In a natural disaster in 2017, even when the power lines are cut, social media allows for every resident with a phone to access a deluge of information, much of it inaccurate. This surfeit of viral information is unique to today's technological landscape. News and rumors alike proliferate on social networks. In addition to Facebook and Twitter, WhatsApp is particularly notorious as a medium for propagating false information. The fake news that feeds political rancor becomes, in a natural disaster, a question of life or death: Is my building really going to collapse? Will my family be rescued? Is another earthquake going to strike? Do I need to evacuate?
Some of Mexico's largest media entities spread false information—the nationally owned Televisa station propagated a story about a girl named Frida Sofia trapped in a school, which it later retracted as false. Some Mexico City residents like Martinez found ways to use social media to cut through the chaos. By rigorously verifying the tips they received, they managed to quell panic from behind their phones and computers.
Ariadna Torres considered herself part of the "digital brigades" in the days after the earthquake. She was in her 16th-floor office on Avenida Insurgentes when the earthquake struck. She saw smoke billowing up from collapsed buildings outside the window; Facebook posts gave Torres her first information about collapsed buildings. The night of the earthquake, she stayed at a disaster site until two in the morning. The next day, she joined a friend with a motorcycle to deliver goods across the city wherever they could. Someone had added her to a Facebook chat where people were spreading and checking information.
With the motorcycle, Torres could cross the city quickly to double-check the information she received. She started posting verified information. Her friends started sharing her posts, then friends of friends, and then people started contacting her.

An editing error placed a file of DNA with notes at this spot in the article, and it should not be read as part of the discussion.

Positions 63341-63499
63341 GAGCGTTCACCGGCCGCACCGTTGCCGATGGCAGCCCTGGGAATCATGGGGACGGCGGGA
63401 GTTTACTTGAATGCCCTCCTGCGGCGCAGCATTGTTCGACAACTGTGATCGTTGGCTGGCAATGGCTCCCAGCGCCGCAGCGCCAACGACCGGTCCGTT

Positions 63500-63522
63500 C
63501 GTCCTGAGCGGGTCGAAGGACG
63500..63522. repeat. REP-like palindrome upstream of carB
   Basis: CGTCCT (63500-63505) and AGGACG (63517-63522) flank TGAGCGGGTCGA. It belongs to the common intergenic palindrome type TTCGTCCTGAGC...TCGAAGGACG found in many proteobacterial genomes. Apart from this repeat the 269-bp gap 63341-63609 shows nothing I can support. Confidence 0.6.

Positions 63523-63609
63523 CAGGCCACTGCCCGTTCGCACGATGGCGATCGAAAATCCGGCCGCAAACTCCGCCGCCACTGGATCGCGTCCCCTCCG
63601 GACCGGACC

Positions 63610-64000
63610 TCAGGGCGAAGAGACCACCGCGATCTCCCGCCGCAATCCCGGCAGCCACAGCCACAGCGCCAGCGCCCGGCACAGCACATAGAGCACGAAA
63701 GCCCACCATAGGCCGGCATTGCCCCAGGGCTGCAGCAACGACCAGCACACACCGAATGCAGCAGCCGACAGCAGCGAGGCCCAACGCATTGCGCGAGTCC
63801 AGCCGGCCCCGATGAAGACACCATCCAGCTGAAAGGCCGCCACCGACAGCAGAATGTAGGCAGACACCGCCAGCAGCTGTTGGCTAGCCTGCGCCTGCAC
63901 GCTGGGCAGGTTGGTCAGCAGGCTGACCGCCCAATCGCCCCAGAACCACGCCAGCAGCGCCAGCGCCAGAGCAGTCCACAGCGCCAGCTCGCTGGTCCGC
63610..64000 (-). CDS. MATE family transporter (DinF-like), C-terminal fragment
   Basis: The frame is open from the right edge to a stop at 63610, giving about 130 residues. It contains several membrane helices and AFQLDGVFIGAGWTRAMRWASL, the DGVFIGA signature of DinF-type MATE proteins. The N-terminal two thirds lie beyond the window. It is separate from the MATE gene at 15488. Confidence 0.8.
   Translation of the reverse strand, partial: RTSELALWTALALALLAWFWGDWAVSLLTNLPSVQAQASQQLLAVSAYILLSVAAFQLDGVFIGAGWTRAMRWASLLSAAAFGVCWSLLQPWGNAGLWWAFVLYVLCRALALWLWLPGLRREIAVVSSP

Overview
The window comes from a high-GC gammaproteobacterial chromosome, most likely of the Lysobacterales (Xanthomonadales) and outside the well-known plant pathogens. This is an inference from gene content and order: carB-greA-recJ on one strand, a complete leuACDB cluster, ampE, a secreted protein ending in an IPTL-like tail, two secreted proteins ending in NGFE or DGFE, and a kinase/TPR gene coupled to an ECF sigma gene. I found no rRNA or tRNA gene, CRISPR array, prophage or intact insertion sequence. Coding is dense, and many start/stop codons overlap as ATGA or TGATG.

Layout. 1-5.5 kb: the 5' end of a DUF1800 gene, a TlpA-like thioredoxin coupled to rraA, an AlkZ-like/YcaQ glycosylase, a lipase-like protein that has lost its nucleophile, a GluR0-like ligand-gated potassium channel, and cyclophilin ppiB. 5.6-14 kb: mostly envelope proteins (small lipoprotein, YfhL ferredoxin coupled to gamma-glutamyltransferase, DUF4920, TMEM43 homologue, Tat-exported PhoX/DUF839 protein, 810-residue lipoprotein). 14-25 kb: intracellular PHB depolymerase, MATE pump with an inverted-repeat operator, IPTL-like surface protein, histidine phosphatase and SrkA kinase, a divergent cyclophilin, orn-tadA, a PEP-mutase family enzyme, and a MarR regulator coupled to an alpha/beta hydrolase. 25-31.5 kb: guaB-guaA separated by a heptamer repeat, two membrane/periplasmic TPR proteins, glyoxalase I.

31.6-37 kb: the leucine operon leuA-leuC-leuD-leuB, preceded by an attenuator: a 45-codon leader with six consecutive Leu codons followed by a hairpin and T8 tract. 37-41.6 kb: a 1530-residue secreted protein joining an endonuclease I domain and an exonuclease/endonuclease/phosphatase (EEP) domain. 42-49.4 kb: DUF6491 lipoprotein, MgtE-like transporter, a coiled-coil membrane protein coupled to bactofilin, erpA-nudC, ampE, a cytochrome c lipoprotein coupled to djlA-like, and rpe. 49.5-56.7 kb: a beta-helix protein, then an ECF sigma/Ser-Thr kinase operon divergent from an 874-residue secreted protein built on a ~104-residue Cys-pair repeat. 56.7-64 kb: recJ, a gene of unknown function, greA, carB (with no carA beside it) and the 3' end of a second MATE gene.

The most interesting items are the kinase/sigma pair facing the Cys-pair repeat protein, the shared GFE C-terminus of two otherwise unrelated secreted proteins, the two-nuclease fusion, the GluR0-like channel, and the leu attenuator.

"I was in touch with people who would ask, 'Is this true" over here we need this,'" Torres says. "At one point I was in contact with 60, 70 people at once." She, too, had received the panicked audio message from the woman warning against bringing heavy machinery into the rubble.
Even as volunteers grew savvier about fact-checking, misinformation continued to spread. Cajja-Maguiña lives moments away from the Plaza Condesa concert venue. The day after the earthquake, his girlfriend told him to get away from the area because the plaza was about to collapse. The Reforma newspaper had published something to that effect. While the newspaper El Universal had posted a piece that explained that the Plaza was cordoned off while workers checked for damage, the headline implied that the building's "collapse [is] feared." A tweet insisting that civil protection was warning of the building's collapse received over a thousand retweets.
Ernesto left his apartment, and when he returned the next day to check on his cats, he approached the officials in front of the cordoned plaza. "Everything's going to fall," they told him. Ernesto was skeptical. The officials couldn't tell them where they got the information or point him to their superior. "The soldiers, the information that they had was gossip from Facebook," Ernesto says.
Instead, Cajja-Maguiña asked a bar owner in Plaza Condesa if the rumors were true. The bar owner immediately told him that reports of imminent collapse were untrue; five experts had already inspected the Plaza and confirmed that there was no structural damage.
Once again, Cajja-Maguiña posted to Facebook to debunk the rumor.